Macrophage culture

Blood was obtained from RA patients who had given their informed consent and from healthy laboratory workers. Peripheral mononuclear cells were isolated by Lymphoprep density-gradient centrifugation from citrated blood. Cells were suspended in RPMI with gentamicin at 106 cells/ml and seeded in 6-well plates (Costar, Badhoevedorp, the Netherlands) in 3 ml or 0.5 ml into 24-well plates and cultured at 37°C in a 5% CO2 atmosphere. After 2 hours, nonadherent cells were discarded and adherent monocytes were allowed to differentiate into macrophages in RPMI containing gentamicin, 50 ng/ml M-CSF + 1% FCS [18]; medium was refreshed at day 2. To compare methods, monocytes were also differentiated in RPMI with gentamicin + 2% pooled human serum; on days 2 and 5, fresh medium was added to the wells. Cells were cultured for 5 or 7 days. We found no marked differences between differentiation methods and decided to perform further experiments with macrophages differentiated with M-CSF and FCS.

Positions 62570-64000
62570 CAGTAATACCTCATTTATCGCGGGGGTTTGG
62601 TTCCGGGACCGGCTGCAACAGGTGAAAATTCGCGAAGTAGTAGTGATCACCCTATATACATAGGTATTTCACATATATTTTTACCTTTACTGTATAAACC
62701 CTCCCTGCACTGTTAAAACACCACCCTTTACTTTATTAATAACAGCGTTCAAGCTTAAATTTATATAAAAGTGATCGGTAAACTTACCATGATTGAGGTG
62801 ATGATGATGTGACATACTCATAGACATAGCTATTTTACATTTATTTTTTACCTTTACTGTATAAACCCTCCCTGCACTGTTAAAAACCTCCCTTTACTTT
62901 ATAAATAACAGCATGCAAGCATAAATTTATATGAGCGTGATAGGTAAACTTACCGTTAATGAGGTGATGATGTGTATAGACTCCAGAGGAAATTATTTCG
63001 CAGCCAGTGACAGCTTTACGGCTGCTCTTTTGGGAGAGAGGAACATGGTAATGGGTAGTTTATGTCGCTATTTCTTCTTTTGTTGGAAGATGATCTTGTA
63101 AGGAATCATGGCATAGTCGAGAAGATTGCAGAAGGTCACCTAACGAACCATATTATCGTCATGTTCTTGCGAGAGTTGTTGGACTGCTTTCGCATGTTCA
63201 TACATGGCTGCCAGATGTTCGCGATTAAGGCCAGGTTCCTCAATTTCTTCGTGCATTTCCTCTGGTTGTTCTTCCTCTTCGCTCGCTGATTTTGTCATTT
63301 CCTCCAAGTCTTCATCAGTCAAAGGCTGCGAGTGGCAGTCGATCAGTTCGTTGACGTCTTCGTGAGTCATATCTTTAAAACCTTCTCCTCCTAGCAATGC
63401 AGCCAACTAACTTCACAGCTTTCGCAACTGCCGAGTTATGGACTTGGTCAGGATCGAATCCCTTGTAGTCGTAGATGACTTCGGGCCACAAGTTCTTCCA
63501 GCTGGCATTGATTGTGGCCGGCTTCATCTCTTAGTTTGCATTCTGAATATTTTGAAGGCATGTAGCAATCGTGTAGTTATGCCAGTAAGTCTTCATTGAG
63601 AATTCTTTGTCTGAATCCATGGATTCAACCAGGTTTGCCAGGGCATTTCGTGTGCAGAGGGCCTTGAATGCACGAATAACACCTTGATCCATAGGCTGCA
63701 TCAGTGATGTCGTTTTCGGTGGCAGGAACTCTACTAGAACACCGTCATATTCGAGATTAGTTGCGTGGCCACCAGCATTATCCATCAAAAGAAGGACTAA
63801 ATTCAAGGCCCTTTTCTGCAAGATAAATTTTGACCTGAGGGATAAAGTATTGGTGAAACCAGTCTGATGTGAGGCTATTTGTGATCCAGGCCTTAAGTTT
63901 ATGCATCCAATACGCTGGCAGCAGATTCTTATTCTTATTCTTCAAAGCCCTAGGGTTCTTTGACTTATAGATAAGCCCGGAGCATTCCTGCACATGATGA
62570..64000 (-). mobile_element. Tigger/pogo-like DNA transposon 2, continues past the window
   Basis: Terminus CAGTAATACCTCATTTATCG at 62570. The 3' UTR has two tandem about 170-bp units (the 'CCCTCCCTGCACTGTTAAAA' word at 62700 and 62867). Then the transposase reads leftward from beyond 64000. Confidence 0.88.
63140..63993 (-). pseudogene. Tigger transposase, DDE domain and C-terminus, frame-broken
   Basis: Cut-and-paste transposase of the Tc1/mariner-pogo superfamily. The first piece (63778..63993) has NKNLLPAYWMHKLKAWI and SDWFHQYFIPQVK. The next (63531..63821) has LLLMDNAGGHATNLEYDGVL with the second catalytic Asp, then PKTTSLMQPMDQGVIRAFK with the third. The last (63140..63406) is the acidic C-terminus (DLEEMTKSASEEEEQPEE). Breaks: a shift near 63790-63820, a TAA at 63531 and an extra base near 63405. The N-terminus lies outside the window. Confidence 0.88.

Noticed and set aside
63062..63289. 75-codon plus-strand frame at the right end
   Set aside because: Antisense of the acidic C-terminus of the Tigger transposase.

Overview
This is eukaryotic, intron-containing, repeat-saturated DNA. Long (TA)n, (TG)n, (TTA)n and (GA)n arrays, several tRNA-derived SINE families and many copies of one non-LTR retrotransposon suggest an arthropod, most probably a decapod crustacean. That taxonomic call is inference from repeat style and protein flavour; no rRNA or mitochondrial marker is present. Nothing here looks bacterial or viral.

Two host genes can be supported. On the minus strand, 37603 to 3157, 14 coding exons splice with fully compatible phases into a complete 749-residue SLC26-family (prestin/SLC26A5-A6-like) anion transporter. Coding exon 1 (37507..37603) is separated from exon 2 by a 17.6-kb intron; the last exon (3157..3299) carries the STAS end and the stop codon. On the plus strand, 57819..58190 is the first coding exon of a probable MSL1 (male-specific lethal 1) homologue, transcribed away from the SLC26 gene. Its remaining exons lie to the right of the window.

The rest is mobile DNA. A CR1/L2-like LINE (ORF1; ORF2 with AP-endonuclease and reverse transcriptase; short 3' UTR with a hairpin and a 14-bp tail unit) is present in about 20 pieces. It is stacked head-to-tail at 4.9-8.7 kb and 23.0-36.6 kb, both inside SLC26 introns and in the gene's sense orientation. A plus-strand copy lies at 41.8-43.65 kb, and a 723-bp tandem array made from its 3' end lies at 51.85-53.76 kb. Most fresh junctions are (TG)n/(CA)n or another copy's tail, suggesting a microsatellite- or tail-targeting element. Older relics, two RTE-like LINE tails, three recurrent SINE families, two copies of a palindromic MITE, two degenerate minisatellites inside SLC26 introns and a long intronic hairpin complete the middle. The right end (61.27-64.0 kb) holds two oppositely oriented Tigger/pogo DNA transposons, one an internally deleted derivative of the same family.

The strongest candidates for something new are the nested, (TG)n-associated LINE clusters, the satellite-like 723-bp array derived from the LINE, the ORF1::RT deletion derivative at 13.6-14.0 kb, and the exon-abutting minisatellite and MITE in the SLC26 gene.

Flow cytometric analysis

Expression of surface markers CD14 (LPS receptor), HLA-DR, CD18 (β2 integrin subunit), CD36 (GPIIIb, GPIV), and CD83 (dendritic cell marker) on monocytes in the peripheral blood mononuclear cell fraction and on differentiated macrophages was detected by flow cytometric analysis in an Epics-Elite flow cytometer (Coulter Electronics, Mijdrecht, the Netherlands).

Phosphorylation studies